In the interests of (relative) brevity, I decided to split this article into two parts, with the second part being readable here. Knowing me, this paragraph will stay here until I update it a year or two later.

Autistic Pride Symbol There is nothing wrong with you - If you've been diagnosed, you and your parents have surely been subjected to all sorts of offensive propaganda about how you're "disabled", "disordered", and/or "diseased". Perhaps someone has even gone as far as to label you a tragedy or a burden, or to tell your parents how much they pity them for having a child such as yourself. Someone whose knowledge of psychology could be significantly expanded by them briefly glancing at the cover of a Psychology 101 textbook, may have even claimed that autism doesn't exist, and you're just the way you are because your parents didn't discipline you enough.

Up until the past century, medical knowledge of autism was limited to "Annaleah talks funny and hates looking people in the eye, but she's good with the animals and can work in the fields without a break, so it's not really a problem" or "our little Joseph was abducted in the dead of the night by forest trolls and replaced with a non-verbal Changeling child!"

Autism only truly began being studied at the start of the 1900s, and was not understood well enough to be defined as a spectrum encompassing many different kinds of people "until the mid-1990s. For most of the existence of the term "autism", it exclusively defined what is now labeled as "classical" or "low-functioning" autism. Typical and highly intelligent autistic people were either diagnosed with Asperger's Syndrome (which is also part of the autism spectrum), diagnosed with ADHD, diagnosed with a personality disorder, or not diagnosed with anything at all.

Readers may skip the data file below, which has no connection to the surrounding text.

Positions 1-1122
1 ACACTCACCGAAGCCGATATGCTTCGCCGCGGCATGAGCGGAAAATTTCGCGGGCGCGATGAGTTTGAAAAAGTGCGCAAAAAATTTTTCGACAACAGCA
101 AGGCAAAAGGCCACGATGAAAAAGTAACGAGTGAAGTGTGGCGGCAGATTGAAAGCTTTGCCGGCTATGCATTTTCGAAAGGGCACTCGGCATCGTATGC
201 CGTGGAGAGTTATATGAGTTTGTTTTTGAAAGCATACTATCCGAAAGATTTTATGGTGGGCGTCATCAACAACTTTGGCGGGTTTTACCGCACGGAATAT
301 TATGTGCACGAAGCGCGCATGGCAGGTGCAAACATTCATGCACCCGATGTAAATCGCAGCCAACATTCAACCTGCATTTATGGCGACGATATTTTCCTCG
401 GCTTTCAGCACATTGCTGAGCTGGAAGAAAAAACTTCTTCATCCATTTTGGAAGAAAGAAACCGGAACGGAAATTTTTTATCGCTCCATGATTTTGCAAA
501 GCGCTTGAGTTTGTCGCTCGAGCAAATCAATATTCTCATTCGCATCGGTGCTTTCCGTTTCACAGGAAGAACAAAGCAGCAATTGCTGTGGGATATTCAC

Since a depressing amount of doctors and mainstream voices do not bother to stay up-to-date in their field, the old and outdated definitions of autism are still very widespread. It doesn't help that there are powerful charities ("autism speaks") and industries (the clinics and practitioners peddling trauma-inducing so-called therapy known as applied-behaviour analysis) that rely on the lies of autism being an extremely negative phenomenon for their very existence. As is often the case, lies have a much more powerful megaphone than the truth whenever money is at stake.

Although it has a vastly quieter megaphone than it should as of this writing, the truth has spoken, and it has said that autism is a neurotype. That is, a different, natural, harmless way of brain-wiring. According to the Intense World theory, which is backed up by actual science instead of hysterical fear-mongering, autism is differentiated from neurotypicalism by hyper-connectivity across the brain, which results in a radically increased amount of brain activity all across the board.